Second Manifesto For Philosophy by Alain Badiou (philosophy book): Yes I try to keep up, somewhat, with Badiou since I am supposed to be a "philosopher" (well that's what my PhD says, though sometimes I feel a little alienated from this discipline), and even though I disagree in so many ways, philosophically, with Badiou… Even though I feel that his philosophical concerns are a dead end for thought.

At the same time, though, I've always been impressed that someone is doing ontology in the way that ontology was done before logical positivism and post-structuralism––that is, in a way that ontology was done before the so-called analytic-continental divide.  Of course, sometimes I also think that ontology is a bloody waste of time.  Nor do I think that Badiou, even if he is an ontological "genius", can call himself a materialist when he is obsessed with reconstituting Plato for his ontological inspiration.  Call it what you want Badiou, but it does smack of sophistry when you try to say Platonism is not idealism (it is): there is a reason we trace the division between idealism and materialism to the division between Plato and Aristotle; anyone who calls themselves a Platonist, neo-Platonist, Platonic Realist, is an idealist unless they aren't doing Plato.

In any case, and as I have complained before, I do find it odd that Badiou is becoming the theorist flavour of the year outside of Philosophy (or those who study, outside of philosophy as a hard discipline, the history of this sort of philosophy).  Ontology is something that is one of the concerns of philosophy and there is no possible way that a book like Being and Event can be understood by people who do not have the requisite ontological background.  After all, there are things in math and physics that we would not be able to understand without being mathematicians and physicists: Badiou's philosophical work is a work that exists at that point of philosophical investigation that no one has really been doing since the early twentieth century and is what could properly be called philosophy––not theory, not the theoretical flavour of the week that can be dropped into some random literary theory course beside excerpts from other "hot" theorists.  Which perhaps demonstrates the problems with this sort of theorizing.  Outside of a philosophy context Badiou reads as bullshit, as another charlatan (or terroriste obscurantist as Foucault once called Derrida), which is probably why so many academics, who like to yammer on about what sounds brilliant and profound [brilliant and profound understood as something rendered opaque by jargon and thus understandable only by the "enlightened" few, if understood at all], are into Badiou.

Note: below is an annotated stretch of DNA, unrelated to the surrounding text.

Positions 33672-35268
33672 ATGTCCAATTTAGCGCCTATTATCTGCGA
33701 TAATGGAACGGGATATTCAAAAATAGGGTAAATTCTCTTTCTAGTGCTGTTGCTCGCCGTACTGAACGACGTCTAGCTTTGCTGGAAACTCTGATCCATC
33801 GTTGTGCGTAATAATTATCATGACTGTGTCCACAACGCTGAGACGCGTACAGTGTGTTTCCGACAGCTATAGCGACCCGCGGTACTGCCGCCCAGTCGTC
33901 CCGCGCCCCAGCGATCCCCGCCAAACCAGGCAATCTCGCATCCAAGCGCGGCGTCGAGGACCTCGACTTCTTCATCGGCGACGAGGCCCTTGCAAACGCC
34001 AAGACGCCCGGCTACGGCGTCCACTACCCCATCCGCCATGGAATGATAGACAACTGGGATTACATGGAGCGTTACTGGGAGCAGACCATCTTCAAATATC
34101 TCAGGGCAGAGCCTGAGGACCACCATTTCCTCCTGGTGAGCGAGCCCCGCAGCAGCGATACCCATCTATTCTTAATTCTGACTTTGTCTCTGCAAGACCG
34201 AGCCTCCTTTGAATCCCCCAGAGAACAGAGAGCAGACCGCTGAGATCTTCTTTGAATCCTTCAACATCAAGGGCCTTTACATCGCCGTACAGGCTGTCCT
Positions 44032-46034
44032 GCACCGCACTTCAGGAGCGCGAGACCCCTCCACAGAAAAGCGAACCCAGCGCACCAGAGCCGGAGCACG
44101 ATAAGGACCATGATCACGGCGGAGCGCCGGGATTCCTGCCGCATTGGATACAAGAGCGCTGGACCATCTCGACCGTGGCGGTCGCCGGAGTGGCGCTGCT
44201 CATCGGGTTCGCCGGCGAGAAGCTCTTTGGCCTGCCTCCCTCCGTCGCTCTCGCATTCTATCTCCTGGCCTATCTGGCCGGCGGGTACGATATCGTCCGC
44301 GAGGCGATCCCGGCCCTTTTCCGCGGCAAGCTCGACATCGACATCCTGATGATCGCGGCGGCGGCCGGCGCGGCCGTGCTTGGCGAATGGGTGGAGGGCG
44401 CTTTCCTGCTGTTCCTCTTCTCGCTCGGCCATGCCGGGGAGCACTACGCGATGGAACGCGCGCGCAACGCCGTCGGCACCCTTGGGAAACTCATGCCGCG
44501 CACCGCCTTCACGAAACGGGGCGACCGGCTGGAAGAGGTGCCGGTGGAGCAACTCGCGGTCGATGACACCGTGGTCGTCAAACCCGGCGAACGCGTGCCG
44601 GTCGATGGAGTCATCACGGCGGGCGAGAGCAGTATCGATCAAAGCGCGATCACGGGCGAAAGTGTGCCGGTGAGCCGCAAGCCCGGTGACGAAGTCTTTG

Apokalypsis by Chelsea Wolfe (music): I have been listening to this quite a bit over the past month, thanks to a comrade blogger who sent me the album, and am really into Wolfe's creative channelling of PJ Harvey, Sonic Youth, black metal ambience, to make music wholly her own. (There is also the fact that she covered Burzum's "Black Spell of Destruction"––say what you want about Burzum [fascist scum that needs to be purged whenever the revolution happens], Wolfe's cover is weirdly cool and, um.... disturbing?)  In any case, check out her live performance of "Pale on Pale" and the video of "Mer", both different sounding but still the same, and you'll probably be hooked.


  1. Glad you're liking the Wolfe album. I've given it a few more listens, and you're right, it's good stuff. Shame about 1Q84's creepy breast fixation. I was really looking forward to tackling the thing, and now I'm not even sure it's worth it.

  2. Thanks for getting me the album in the first place, and glad that you're liking it now. 1Q84 isn't utterly horrible (I mean it's still Murakami), but the breast fixation is rather... strange. What's annoying is that, if this wasn't in there, it would actually read very feminist, but the male gaze-iness of the whole thing kind of disrupts that. In any case, like most Murakami books it does have a way of sucking you in so that's worth it.